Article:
Country operational research priorities pending.
The DeWorm3 Project is a series of hybrid trials testing the feasibility of interrupting the transmission of soil transmitted helminths (STH), while conducting implementation science research that contextualizes clinical research findings and provides guidance on opportunities to optimize delivery of STH interventions.
The purpose of DeWorm3 implementation science studies is to ensure rapid and efficient translation of evidence into practice. Research methods include: (1) stakeholder mapping and network analysis, (2) qualitative research, (3) structural readiness surveys, (4) process mapping, and (5) economic evaluation (costing and cost-effectiveness).
Implementation science research aims include:
1)To systematically identify stakeholders influencing standard of care targeted and community-wide MDA and map their potential role and involvement in scale-up of community-wide MDA for STH.
2)To identify implementation-related barriers and facilitators to community-wide MDA for STH from the perspective of various stakeholders.
3)To quantify the readiness of the health system to deliver community-wide MDA for STH programs.
4)To map the intervention delivery process and identify any discrepancies between planned and implemented activities in order to optimize the trial intervention.
5)To compare the financial and economic costs and incremental cost-effectiveness of community-wide and targeted MDA for STH in the short- and long-term.
To determine whether there is LF transmission in Cotonou and Porto-Novo, which are the two main urban locations of Benin where the LF status is undetermined. A study will be conducted to evaluate the prevalence of LF using antigenemia and antibody testing (FTS and Wb123). An entomological survey will be implemented to understand the dynamic of LF transmission and potential barriers to LF MDA in urban settings.
Preliminary study findings:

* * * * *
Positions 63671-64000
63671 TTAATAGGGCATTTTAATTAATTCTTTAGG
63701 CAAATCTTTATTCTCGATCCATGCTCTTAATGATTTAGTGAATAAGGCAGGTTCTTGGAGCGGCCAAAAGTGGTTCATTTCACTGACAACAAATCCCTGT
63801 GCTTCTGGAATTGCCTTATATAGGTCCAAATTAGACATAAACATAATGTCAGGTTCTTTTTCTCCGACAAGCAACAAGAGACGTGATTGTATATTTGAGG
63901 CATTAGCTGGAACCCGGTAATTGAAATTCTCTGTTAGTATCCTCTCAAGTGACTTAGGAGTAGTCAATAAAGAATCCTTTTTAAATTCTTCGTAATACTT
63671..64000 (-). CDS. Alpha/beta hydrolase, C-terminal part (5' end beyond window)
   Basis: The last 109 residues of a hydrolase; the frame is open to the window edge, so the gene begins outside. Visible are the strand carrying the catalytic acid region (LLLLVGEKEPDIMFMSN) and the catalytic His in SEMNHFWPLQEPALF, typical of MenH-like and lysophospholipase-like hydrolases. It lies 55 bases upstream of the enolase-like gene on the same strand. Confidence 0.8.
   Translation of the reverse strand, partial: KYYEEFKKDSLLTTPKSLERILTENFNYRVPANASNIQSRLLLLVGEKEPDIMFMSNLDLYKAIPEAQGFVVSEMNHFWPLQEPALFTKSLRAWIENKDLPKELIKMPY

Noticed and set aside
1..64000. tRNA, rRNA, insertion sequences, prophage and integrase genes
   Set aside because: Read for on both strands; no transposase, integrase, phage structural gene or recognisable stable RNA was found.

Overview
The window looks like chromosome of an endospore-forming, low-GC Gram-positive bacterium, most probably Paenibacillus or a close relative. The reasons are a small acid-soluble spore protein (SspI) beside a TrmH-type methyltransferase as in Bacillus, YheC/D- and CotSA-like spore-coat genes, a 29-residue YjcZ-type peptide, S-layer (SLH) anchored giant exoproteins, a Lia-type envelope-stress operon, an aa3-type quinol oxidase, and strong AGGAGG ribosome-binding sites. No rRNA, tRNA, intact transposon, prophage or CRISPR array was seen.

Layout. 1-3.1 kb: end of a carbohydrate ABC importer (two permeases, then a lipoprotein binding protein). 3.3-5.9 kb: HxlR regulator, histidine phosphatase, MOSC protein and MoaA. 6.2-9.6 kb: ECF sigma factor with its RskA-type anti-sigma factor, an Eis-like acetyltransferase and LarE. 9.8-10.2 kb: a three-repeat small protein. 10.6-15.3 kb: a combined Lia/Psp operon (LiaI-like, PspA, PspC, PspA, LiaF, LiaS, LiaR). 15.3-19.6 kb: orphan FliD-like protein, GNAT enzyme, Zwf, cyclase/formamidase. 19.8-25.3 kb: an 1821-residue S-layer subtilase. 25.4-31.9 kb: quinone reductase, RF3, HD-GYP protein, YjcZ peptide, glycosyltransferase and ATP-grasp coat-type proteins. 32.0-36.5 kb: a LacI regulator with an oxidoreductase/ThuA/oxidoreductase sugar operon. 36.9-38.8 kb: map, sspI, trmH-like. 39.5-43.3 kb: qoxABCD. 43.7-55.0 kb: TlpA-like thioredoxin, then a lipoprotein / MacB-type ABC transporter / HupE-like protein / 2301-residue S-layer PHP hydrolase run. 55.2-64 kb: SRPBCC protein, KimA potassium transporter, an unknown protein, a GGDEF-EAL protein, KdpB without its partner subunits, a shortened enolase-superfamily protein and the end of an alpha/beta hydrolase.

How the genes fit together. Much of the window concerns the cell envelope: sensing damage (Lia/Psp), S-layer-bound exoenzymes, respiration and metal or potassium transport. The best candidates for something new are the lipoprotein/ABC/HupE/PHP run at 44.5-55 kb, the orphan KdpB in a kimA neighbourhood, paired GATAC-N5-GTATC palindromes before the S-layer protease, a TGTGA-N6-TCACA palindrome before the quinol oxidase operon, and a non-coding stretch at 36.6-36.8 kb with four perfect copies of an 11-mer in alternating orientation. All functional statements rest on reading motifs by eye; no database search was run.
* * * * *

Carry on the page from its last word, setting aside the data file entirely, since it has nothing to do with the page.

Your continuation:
- While mass drug administration (MDA) in Benin is on track to eliminate LF in most endemic cities, 50 such cities – including the country’s largest cities, Cotonou and Porto Novo – never received treatements.
- In 2016, more than 15 years after mapping, LF endemicity was re-evaluated in Cotonou and Porto Novo to put in place adequate strategies for LF elimination. This study constituted that re-mapping effort.
- The various surveys, conducted in vectors and humans through collection of entomological and parasitological data, reveal an absence of LF transmission in Cotonou and Porto Novo.
- The results demonstrate that the number of cities endemic for LF in Benin has dropped from 50 to 48.
- However, the study revealed a lack of awareness of LF by residents and health workers, highlighting the need for more education and awareness raising on the disease.
Pilot Assessment of Soil-Transmitted Helminthiasis in the Context of Transmission Assessment Surveys for Lymphatic Filariasis in Benin and Tonga. A transmission assessment survey (TAS) is recommended to determine if MDA for LF can be stopped within an evaluation unit (EU) after at least five rounds of annual treatment. The TAS also provides an opportunity to simultaneously assess the impact of these MDAs on STH and to determine the frequency of school-based MDA for STH after community-wide MDA is no longer needed for LF.